“Stay there!” her mother shouted from the kitchen doorway when she saw the state of her. “I don’t want you dripping through the house.”
“But mum I’m freezing.”
“The heating’s on, you’ll soon dry.”
Hannah went to step towards the radiator.
“Can’t I at least…” Hannah looked down at her shoes.
“Alright then,” her mother conceded. “But just your shoes. You and they stay on the mat.”
Hannah was used to being spoken to like this but she thought even this was harsh.
“Where have you been anyway?”
This was different; curiosity bordering on concern, a flicker of compassion.
“The shopping centre,” Hannah lied.
“No you haven’t. They shut at seven on a Friday.”
Hannah said nothing.
Hannah knew she’d find out eventually. “The woods.”
Her mother shrugged her shoulders, truth clearly outweighing risk.
“And it was scary,” Hannah whispered.
“You’re dripping,” her mother grumbled, throwing the washing-up towel she’d been holding. Despite falling short of its intended target, she ignored it and returned to the kitchen, getting another tea towel from a drawer and continuing to dry the dishes from the evening meal that Hannah had missed.
The smell of the food still clung to the air making Hannah’s stomach growl. She stared at the towel then at the kitchen. Shaking her body like a dog, she figured she’d be dry enough to tread the few yards in socked feet to retrieve the towel but putting her right foot forward she heard a squelch, so bent down to take off her socks. Like a gymnast she leaned towards the radiator and hung them over the top of the curved white metal; the metal that was now piping hot; the heat that would suck up her moisture if only it was allowed to.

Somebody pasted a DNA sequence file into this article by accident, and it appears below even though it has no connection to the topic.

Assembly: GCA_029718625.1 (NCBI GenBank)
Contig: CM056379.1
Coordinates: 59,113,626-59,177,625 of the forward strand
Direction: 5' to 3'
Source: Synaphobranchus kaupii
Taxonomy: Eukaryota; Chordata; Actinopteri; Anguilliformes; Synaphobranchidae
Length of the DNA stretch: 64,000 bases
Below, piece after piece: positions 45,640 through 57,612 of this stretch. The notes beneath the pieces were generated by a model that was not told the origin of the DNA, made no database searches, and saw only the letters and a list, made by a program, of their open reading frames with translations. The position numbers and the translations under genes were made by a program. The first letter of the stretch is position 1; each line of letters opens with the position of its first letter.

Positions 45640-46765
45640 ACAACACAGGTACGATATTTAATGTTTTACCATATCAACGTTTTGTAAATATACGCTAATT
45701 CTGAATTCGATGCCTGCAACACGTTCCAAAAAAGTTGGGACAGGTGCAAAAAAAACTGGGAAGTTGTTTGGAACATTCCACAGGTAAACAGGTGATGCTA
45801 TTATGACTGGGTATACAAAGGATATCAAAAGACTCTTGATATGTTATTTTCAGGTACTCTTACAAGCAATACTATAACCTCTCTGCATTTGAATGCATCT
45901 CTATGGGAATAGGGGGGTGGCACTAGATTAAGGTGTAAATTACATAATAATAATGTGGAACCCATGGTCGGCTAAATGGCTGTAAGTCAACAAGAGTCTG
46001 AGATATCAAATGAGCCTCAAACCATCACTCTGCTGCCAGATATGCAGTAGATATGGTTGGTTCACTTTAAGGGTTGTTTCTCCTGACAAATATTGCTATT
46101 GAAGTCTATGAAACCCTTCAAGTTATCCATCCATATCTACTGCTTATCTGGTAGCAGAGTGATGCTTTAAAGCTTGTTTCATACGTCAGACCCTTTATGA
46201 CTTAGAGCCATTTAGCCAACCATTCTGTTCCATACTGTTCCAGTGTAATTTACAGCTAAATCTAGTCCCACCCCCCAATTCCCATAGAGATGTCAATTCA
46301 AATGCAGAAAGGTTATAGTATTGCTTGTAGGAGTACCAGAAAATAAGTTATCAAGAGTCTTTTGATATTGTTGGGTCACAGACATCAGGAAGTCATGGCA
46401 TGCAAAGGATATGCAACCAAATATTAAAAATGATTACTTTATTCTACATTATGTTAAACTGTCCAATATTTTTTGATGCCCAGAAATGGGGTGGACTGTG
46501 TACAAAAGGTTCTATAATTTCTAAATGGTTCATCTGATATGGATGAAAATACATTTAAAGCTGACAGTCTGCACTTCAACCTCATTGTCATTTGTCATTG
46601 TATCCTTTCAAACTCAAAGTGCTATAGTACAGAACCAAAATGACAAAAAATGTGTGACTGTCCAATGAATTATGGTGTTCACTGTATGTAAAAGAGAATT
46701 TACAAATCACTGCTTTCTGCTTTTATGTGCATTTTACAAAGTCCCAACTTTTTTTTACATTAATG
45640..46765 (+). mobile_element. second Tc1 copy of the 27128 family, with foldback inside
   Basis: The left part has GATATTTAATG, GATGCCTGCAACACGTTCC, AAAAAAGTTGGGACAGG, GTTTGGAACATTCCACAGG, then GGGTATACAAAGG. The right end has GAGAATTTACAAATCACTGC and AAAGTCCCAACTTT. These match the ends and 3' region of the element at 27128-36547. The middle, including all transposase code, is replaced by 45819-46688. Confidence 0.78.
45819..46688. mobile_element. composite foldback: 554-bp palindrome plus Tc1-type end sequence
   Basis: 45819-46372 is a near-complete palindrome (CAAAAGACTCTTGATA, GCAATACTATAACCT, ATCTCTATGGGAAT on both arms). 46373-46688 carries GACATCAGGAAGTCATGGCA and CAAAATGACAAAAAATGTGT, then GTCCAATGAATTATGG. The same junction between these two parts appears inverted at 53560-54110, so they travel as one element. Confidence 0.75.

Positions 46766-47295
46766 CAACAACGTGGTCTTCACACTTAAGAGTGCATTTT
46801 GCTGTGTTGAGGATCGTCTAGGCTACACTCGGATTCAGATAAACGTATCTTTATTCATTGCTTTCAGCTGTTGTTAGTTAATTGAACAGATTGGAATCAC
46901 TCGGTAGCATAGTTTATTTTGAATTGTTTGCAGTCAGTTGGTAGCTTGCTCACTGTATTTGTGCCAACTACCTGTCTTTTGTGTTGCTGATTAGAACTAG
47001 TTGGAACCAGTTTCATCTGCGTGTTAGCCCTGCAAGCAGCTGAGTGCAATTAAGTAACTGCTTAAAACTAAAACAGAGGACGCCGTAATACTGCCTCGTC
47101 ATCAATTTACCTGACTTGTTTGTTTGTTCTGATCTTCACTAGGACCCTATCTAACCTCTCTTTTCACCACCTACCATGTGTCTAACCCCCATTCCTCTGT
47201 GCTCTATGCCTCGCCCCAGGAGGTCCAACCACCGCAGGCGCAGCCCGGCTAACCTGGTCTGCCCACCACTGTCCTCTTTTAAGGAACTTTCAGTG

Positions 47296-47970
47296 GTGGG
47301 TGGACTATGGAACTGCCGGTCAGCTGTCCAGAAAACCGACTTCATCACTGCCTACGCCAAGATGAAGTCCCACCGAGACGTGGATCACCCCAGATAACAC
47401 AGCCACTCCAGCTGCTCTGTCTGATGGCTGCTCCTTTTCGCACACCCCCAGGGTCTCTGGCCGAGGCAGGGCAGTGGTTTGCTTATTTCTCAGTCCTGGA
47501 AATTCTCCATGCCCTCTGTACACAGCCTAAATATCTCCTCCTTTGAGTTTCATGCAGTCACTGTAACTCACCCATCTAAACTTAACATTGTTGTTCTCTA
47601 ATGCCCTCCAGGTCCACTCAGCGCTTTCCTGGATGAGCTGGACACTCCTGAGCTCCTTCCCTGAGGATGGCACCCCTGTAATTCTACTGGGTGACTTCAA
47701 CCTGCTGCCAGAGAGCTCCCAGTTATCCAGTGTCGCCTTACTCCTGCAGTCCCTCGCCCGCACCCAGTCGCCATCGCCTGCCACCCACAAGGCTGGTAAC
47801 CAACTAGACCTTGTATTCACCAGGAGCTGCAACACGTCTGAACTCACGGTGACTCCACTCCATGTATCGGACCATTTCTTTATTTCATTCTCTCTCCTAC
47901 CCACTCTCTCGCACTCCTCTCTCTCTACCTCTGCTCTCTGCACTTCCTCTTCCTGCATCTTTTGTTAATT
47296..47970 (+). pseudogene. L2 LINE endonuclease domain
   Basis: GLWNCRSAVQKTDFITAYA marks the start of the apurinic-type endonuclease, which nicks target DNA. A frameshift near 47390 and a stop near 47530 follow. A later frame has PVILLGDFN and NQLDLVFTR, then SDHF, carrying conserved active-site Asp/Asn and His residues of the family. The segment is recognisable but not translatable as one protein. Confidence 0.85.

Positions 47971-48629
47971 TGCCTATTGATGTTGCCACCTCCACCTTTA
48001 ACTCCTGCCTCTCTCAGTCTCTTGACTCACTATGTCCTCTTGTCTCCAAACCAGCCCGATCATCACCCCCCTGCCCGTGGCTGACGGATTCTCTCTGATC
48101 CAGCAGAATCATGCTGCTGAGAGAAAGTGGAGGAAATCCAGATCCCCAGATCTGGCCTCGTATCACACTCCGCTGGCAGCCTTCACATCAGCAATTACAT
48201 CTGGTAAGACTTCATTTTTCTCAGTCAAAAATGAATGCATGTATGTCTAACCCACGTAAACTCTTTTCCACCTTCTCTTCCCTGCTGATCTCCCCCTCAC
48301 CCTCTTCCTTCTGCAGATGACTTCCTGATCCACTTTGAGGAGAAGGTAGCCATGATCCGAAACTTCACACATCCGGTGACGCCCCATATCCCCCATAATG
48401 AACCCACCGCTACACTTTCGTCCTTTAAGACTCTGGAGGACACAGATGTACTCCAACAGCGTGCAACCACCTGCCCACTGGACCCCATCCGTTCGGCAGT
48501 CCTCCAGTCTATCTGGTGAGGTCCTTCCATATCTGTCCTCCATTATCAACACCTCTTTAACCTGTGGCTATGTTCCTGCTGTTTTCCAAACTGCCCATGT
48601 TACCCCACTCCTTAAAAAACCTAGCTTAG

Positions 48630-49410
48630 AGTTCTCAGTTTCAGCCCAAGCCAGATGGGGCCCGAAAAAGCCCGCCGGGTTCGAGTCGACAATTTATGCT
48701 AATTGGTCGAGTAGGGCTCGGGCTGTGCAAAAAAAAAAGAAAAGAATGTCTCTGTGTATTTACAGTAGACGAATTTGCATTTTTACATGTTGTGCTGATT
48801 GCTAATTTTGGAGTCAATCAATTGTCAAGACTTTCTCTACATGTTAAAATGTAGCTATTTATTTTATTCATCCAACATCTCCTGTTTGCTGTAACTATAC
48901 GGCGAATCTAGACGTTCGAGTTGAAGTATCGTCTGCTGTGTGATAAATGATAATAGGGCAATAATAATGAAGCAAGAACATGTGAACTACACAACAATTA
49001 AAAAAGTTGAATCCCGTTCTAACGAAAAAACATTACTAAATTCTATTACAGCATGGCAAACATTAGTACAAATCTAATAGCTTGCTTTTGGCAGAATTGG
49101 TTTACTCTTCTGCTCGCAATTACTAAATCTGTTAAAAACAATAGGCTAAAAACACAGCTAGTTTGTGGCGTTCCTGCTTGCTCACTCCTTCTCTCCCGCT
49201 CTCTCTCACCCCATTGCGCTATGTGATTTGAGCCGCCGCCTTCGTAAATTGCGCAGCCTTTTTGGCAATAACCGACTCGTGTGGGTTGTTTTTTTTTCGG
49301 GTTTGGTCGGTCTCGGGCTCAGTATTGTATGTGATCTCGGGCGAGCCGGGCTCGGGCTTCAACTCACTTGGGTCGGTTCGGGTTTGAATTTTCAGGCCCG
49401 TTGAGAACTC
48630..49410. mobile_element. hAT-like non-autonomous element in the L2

“What you doing?”
Hannah looked round to see her brother, David, standing in the lounge doorway holding a yoghurt pot and licking the spoon.
“Trying to get warm. What does it look like?”
“You look stupid.”
“Thanks. Charming as ever.”
“You been seeing Jason again?”
“How do you know his name?”
“Everyone at school’s talking about it. The romance of the year.”
“Why? He dumped you?”
“Did he tell you to meet him by the lake at dusk, all romantic like?”
“He did the same to Emma, only he didn’t turn up then told everyone at school the next day that she was easy, just by her being there.”
“Emma? My Emma?”
“Yes, your Emma. Bezzie mate Emma.”
“Last week sometime. When you was…”
“When I was visiting Nan in hospital?”
“Yeah, that was it.”
“She phoned me. Crying. Said her uncle had died. I didn’t even know she had one.”
“Probably doesn’t. Just wanted you to feel sorry for her. So you went through Priory Woods, to meet him and he didn’t…”
“Change the record, David.”
“Record. Round flat thing made of black plastic… oh, never mind.”
“And you went in the dark. Even you’re not that stupid.”
“It wasn’t dark.”
“Not when you went, no, but… you waited that long? You are that stu…”
“I wasn’t waiting.”
He looked down then picked up the tea towel. “You want this?”
“OK,” David said, handing it out to her, just short of reach.
Hannah closed her eyes and sighed. David stepped nearer and nudged her hand with it. “Here. I’m not that mean. Not like…”
Hannah’s eyes bolted open then glared at her brother.
“Alright,” he said, “subject closed.”
They stared at each other until he spoke again. “Was it really horrible?”
“I don’t mean being stood up, though I bet that was… OK. No, I mean going through the wood after dark. It’s supposed to be haunted.”
“Now you tell me.”
“You didn’t exactly ask. Didn’t tell anyone you were going, did you?”
Hannah shook her head.
“What was it like?” David continued.
“Quiet. No birds, nothing. Like death.”
“Who are you talking to?” Hannah’s mother asked as she walked through the hall to take her husband a cup of tea.
“No-one mum,” she said.
Her mother paused. “Hannah… please don’t go down there again. You know how I feel about that place. David made that mistake. We can’t lose you too. OK?”
“OK mum,” Hannah said, feeling warmer than she had in a long time, and even managed a smile.
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